Wine lovers enjoy debating what country has the best wine, and I’ll share my perspective in a moment. In reality, there are exceptional wines made in many wine-producing countries. You are missing out if you only drink wine from one specific wine country.
France: The Number One Wine Country
Travel By Glass was born out of my passions for travel and wine. I decided to focus most on French wine to give this website some focus. The country has a deep history of wine and incredible expertise in producing fantastic wine. Here are a few reasons why I think France should be seen as the best wine country.
Reason 1: Focus on Quality Wines
French wines are known for their exceptional quality. That quality commitment is reinforced by French wine law and practices such as the Bordeaux wine classification. In addition, French wines have earned praise for their quality for centuries.
Reason 2: Evidence From Wine Awards
The quality of French wine production is evident when you look at wine awards. French wine grapes have won the highest reviews and scores in the world for many years. That said, I’m aware that the reviews and awards are flawed. Most people expect French wine grapes to produce the finest wines and confirm those beliefs. Despite that limitation, the outstanding performance of French wine regions like Bordeaux and Burgundy in competitions cannot be denied.
Reason 3: French Wines Are Recognized by Wine Collectors and Auction Houses
Price may not be everything, but it is relevant to answering what country has the best wine. While wine collectors buy wine from many peoples, including South Africa, South America, and elsewhere, France remains in the lead. For example, wine collectors pay top dollar for a single bottle from well-respected producers like Chateau D’Yquem.
Further, consider how wine investors treat the French style of wine. Decanter points out that investment-grade wine typically includes high-end French wines such as “Bordeaux classed growths and several red Burgundies such as Domaine de la Romanee-Conti and La Tache.” Further, let’s look at Southeby’s wine auctions. The organization has seven wine price trackers (i.e., indices) dedicated to French wines such as the Bordeaux, Champagne, and Rhone. In comparison, Southeby’s has one wine index for Italian wine.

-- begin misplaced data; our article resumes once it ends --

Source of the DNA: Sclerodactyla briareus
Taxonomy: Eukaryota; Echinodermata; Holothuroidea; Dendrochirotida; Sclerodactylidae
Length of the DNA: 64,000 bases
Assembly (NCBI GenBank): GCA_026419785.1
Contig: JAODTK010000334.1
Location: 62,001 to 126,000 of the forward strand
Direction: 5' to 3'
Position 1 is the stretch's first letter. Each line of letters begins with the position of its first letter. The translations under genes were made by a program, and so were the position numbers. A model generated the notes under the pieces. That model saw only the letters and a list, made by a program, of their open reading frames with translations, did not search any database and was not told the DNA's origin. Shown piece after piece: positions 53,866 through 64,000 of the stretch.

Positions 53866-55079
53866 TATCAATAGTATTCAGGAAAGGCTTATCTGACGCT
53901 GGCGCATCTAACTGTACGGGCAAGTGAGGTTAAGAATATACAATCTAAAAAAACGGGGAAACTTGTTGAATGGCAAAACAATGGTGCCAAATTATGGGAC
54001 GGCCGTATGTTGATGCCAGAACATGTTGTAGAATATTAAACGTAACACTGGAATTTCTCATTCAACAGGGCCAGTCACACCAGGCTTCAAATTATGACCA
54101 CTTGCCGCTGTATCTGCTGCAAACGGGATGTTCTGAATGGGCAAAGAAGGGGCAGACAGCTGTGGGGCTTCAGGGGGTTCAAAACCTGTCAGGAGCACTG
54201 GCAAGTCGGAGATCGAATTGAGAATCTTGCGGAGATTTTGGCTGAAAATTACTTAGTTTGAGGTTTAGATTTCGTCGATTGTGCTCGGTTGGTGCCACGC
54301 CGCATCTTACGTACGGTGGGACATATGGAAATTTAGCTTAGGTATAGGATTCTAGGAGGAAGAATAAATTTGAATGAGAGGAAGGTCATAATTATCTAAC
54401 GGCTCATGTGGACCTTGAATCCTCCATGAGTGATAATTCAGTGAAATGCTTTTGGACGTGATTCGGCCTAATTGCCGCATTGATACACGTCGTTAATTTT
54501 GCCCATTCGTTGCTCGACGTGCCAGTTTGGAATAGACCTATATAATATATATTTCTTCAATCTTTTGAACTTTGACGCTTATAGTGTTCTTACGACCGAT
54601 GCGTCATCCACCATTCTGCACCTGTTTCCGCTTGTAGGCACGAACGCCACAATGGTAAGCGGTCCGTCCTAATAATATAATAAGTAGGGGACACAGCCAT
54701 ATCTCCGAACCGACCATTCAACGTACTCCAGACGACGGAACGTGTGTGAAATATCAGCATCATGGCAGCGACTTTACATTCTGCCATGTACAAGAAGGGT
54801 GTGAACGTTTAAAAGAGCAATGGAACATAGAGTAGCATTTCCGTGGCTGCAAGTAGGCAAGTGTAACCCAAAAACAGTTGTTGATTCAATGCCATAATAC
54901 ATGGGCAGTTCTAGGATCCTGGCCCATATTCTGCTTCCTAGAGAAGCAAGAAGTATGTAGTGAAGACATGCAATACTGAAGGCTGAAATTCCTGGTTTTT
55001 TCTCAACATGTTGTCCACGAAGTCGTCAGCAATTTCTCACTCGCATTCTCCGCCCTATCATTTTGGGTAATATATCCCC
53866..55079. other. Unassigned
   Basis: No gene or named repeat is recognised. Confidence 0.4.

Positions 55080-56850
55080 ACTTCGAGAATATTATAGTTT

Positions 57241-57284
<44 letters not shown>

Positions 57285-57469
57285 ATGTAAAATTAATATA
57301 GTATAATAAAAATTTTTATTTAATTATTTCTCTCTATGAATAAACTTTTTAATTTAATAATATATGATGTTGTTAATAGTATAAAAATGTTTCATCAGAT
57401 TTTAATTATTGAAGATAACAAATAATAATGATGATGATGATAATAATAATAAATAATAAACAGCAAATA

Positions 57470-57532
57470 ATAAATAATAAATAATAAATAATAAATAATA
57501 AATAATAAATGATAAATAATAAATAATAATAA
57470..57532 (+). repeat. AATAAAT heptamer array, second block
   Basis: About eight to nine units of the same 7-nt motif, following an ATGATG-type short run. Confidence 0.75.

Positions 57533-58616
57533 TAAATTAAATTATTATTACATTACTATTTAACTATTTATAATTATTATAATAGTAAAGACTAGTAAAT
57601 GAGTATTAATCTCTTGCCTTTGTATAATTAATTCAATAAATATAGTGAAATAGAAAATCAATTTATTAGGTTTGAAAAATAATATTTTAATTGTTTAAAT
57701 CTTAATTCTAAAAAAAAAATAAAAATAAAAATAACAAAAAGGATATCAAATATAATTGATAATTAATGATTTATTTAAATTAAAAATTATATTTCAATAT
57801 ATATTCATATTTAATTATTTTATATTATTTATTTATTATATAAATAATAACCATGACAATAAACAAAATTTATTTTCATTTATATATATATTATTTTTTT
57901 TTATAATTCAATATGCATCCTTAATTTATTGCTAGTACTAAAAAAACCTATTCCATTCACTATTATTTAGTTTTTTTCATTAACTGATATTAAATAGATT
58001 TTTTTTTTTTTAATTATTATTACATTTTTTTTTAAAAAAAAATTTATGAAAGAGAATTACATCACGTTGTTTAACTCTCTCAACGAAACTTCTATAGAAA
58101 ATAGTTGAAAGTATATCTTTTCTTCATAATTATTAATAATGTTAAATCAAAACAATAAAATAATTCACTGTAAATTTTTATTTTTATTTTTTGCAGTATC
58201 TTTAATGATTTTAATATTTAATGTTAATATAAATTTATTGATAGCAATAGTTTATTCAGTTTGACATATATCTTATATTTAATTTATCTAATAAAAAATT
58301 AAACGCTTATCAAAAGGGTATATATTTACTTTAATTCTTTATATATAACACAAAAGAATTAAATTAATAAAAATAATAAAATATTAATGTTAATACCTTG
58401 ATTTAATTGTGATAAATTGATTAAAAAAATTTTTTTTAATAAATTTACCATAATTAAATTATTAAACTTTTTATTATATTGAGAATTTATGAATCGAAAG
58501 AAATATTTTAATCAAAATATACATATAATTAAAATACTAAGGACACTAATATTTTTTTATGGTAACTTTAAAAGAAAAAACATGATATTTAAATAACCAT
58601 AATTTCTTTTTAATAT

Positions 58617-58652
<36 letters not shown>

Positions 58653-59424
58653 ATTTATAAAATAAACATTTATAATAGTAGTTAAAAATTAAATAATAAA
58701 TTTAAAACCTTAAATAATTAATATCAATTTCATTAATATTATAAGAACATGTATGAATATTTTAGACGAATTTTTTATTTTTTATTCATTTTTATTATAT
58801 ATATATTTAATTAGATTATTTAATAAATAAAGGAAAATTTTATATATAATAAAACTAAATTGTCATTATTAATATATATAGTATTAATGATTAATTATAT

Tip: Looking for a bottle of wine, and you’re not in the mood for expensive wines? Don’t worry – I’ve got you covered. Use this guide to the best Bordeaux wine – it includes plenty of less expensive wines.
Reason 4: France Offers Incredible Wine Travel Opportunities
In my view, France offers exceptional opportunities for wine travel. You could spend an entire week (or month) just exploring a single famous wine region in the country like the Loire Valley. That’s not all. Unlike some wine country destinations, French wine regions also offer plenty of other points of interest, like castles that have been transformed into boutique hotels. In terms of wine destinations, France is tough to beat.
Reason 5: French Wine Experts Have A Global Influence
When a new wine producer seeks, where do they turn? Wine experts from France are known for their wide range of expertise. For example, Forbes profiled Stéphane Courrèges – a leading Bordeaux wine consultant – a few years ago. Olivier Trégoat, a Bordeaux-based wine expert, has also provided expert support to makers of Chinese wines.